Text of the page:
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#11 - Nick: The Pincus family and their construction com

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Complete Question Explanation

A Point at Issue question here, where we must determine to which of the five claims in the answers Nick and Pedro would give opposing answers. This question is in the Prove family, like Must Be True questions, and we must therefore rely entirely on the text in the stimulus to guide our selection.

Nick begins by claiming that the university should not give a contract to a competitor of a construction company that has, along with the family that owns it, been a long time financial supporter, on the grounds that doing so would be disloyal. Pedro responds that the university has no obligation to refuse to award the contract to the competitor, because if there was such an obligation it would devalue the charity of the longtime donor, apparently treating it as a payment for services rather than a charitable donation. He concludes that the contract should go to the most competitive bidder, regardless of who that turns out to be. The stem asks us what it is that the two disagree about.

Answer A: This is a potentially attractive wrong answer that asks whether loyalty should sometimes be taken into consideration in business matters. While Nick would clearly say yes, it is unclear what Pedro would say about whether it should ever be a consideration. We know only that he would say it should not be a consideration in this case or in similar cases involving a charitable donor. In other business matters that do not involve charitable contributions, Pedro might be fine with giving loyalty some weight - we just can't know based on this stimulus. For that reason, this answer must be rejected.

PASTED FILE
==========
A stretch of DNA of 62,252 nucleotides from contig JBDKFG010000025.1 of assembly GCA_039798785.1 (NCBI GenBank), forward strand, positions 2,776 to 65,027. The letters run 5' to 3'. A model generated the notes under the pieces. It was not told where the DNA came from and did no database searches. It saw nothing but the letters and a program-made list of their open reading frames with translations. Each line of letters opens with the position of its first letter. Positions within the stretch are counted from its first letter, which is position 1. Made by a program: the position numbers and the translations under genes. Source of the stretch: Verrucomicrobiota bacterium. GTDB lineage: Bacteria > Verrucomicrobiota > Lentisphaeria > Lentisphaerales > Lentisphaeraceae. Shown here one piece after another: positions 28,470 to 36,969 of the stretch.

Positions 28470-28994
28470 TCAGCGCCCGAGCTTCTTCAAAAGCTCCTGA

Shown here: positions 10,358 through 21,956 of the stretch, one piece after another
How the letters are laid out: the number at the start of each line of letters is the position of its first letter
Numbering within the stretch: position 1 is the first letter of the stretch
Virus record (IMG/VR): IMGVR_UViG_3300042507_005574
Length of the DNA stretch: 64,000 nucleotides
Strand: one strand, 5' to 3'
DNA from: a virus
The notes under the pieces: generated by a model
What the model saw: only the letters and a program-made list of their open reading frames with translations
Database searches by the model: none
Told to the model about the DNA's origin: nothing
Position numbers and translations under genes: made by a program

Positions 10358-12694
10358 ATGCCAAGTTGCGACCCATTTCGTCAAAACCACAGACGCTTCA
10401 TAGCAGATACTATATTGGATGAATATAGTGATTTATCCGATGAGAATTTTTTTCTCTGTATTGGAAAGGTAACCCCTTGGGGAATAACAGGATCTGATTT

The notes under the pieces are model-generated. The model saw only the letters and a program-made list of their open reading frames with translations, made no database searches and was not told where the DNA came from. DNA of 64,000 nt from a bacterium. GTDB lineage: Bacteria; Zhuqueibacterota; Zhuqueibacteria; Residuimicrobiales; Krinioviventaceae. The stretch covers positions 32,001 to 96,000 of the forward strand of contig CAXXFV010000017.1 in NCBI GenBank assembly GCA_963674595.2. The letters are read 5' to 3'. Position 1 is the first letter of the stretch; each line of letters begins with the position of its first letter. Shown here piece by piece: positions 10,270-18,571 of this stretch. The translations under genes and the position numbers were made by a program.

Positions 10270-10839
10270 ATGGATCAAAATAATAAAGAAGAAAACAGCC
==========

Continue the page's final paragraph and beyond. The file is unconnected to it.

Answer B: This answer asks about the motives of the family for making their donations over the years. It's unclear, based solely on the text, what either of our speakers would say about that, so this answer cannot be the credited response. We need clear evidence that one person would say yes and the other would say no, and there is too much room for doubt here.

Answer C: This is the correct answer. Nick's argument is based on the idea that accepting a donation does place the university under an obligation to the donor, while Pedro argues against that very idea, saying it does not do so. Nick would say yes, Pedro would say no, and we have sufficient proof, based solely on the text, that this is the point at issue.

Answer D: This answer sets up a sort of sliding scale of gratitude, with long time donors deserving more than to newer donors. As neither of our speakers advance any such idea, and the stimulus says nothing about any such a comparison or indeed about any new donors, this answer is a loser.

Answer E: This brings new information that is completely unknown from the stimulus. It is unclear whether any bids have yet been submitted, let alone about whose is the most competitive. Due to this new information, not allowed when dealing with questions in the Prove family, this too must be rejected as a loser.
PianolessPianist
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Hi there

I had a lot of trouble with this one because the correct answer seems to strong to me.